Safe U-turn rid­ing tip

There are a few lit­tle tricks that can make tight, low-speed U-turns a piece of cake Master feet-up U-turns and stop pad­dling like a novice

Motorcycle News (UK) - - NEWS -

Take any bunch of long-ex­pe­ri­enced, rufty tufty bik­ers go­ing on hol­i­day and you can guar­an­tee one thing. Eight out of 10 of them can’t ride for tof­fee at low speed.

You don’t be­lieve me? Watch those flail­ing, pad­dling feet as they wob­ble up the ramp on the Isle of Man ferry. Or down the ramp to the Chan­nel Tun­nel train. They can be rid­ing Har­leys, grand tour­ers, sports­bikes or 125s – it makes no dif­fer­ence. Eighty on the M20 is a piece of cake, but do­ing one mph con­fi­dently on a slip­pery ramp is an­other thing en­tirely. It’s as if go­ing slowly isn’t worth both­er­ing to learn.

So here’s an ou­tra­geous as­ser­tion: any self re­spect­ing rider should be ca­pa­ble of bang­ing their bike onto full lock and do­ing a feetup U-turn. This is not be­cause of any safety is­sue, or even be­cause rid­ing with both feet on the footrests while go­ing ex­tremely slowly is more ef­fi­cient than pad­dling. You just look like a dork if you can’t con­trol your mo­tor­cy­cle.

So how is it done? Con­fi­dence, which comes from – what else? – prac­tice. But there are a few tricks that help.

Clutch con­trol

First is the clutch. At tick­over in first you might be do­ing 8mph. If you want to do a steady 4mph, one way is to pull the clutch half way in. This is a bit like hav­ing an­other gear which is half as short again as first. Or you could pull it three-quar­ters of the way in, and now you’re do­ing 2mph. It’s very ef­fec­tive, but will make your hand hurt if you do it for long.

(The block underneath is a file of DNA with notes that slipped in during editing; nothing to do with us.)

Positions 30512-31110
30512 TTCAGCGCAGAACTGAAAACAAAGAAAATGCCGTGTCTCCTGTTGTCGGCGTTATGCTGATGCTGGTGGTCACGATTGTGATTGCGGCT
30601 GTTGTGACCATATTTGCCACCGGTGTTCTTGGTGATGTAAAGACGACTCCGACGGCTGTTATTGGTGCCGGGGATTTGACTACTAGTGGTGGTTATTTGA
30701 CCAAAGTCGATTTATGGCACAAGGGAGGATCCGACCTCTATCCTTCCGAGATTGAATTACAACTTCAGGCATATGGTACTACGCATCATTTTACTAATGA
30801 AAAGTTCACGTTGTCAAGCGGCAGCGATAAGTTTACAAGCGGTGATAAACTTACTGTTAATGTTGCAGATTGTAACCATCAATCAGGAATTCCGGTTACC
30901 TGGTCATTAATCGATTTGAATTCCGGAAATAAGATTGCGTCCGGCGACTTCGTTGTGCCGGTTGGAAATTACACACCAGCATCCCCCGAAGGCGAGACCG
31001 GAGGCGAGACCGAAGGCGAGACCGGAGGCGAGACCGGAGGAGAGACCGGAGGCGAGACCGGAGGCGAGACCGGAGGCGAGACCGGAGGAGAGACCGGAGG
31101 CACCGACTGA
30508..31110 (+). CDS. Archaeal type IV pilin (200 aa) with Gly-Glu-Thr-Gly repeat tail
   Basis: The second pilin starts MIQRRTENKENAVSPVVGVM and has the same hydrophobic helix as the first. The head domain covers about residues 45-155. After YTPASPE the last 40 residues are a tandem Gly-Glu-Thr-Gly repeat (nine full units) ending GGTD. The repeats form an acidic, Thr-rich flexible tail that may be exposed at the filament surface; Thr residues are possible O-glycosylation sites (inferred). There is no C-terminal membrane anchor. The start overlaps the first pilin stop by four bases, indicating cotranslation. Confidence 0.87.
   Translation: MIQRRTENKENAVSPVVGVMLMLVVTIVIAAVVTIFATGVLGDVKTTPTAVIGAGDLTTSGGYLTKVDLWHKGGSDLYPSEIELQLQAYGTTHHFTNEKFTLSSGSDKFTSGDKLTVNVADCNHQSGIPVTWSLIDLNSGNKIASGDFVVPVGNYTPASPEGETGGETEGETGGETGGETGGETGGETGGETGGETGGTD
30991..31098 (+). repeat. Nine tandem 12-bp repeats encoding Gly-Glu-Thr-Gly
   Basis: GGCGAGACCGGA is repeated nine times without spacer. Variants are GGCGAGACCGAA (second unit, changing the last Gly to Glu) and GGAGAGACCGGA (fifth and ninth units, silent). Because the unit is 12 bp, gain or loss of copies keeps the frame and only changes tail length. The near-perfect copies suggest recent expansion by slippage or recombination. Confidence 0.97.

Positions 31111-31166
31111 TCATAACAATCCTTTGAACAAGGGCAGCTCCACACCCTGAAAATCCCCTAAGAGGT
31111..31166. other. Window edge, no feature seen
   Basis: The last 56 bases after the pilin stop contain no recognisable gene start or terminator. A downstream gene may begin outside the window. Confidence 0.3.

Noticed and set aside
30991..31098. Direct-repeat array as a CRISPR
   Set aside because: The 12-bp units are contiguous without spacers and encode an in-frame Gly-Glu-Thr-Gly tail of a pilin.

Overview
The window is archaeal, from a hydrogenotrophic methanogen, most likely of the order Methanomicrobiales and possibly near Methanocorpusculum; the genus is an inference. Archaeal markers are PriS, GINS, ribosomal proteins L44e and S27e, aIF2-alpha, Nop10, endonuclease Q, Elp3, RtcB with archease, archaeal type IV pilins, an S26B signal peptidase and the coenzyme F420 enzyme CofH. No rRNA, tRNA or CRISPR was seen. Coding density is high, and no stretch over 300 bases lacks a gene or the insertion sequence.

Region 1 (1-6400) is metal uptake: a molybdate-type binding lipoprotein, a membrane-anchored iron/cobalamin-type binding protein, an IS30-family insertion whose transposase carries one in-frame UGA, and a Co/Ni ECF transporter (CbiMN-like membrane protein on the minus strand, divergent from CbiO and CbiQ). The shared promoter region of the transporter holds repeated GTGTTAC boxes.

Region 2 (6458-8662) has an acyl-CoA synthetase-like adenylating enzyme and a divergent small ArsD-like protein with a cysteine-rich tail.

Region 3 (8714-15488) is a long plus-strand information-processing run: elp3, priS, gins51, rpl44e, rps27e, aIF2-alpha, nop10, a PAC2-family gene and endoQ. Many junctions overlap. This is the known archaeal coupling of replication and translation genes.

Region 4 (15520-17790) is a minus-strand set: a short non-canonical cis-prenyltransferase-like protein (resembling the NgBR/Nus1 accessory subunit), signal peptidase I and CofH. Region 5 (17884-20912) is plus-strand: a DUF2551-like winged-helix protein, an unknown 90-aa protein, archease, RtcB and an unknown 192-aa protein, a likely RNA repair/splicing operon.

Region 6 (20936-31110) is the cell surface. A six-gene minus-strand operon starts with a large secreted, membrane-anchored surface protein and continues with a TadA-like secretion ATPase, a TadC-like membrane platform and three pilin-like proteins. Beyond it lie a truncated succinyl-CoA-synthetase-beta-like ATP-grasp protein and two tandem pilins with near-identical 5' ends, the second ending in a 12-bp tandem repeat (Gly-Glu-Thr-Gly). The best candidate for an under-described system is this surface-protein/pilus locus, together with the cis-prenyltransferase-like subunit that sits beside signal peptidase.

Ride-by-wire

Sec­ond is to own a mod­ern bike, be­cause it will al­most cer­tainly have a light clutch, a feath­er­weight rideby-wire throt­tle and the colos­sal ad­van­tage of cen­tralised mass. Com­pared with some­thing like my own 1998 Du­cati 900Ssie (low, nar­row bars, leaned-for­ward rid­ing po­si­tion, lumpy en­gine, er­ratic dry clutch) low-speed ma­noeu­vre­ing is a piece of cake.

Back brake

The third trick is to ap­ply light and con­tin­u­ous pres­sure to the back brake. This has a sim­i­lar ef­fect to pulling in the clutch, but be­cause you are drag­ging the en­gine down by mak­ing the back wheel harder to turn, the whole bike feels a lot more planted. U-turns are sud­denly re­ally easy. Af­ter a bit of prac­tice you’ll be amazed by hjow easy this is. Any­one who doesn’t know what you’re up to will think you’re a ma­gi­cian.

Prac­tis­ing a few key drills will soon see you per­fect U-turns

Ru­pert Paul Over 30 years’ of rid­ing, in­struct­ing and test­ing un­der his belt.

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